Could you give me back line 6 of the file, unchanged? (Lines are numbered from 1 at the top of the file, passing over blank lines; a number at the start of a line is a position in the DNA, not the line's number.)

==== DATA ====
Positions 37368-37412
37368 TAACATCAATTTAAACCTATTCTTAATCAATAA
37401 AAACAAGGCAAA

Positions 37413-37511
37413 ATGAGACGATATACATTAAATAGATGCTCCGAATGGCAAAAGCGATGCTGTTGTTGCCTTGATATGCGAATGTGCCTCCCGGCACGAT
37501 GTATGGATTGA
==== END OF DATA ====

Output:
37501 GTATGGATTGA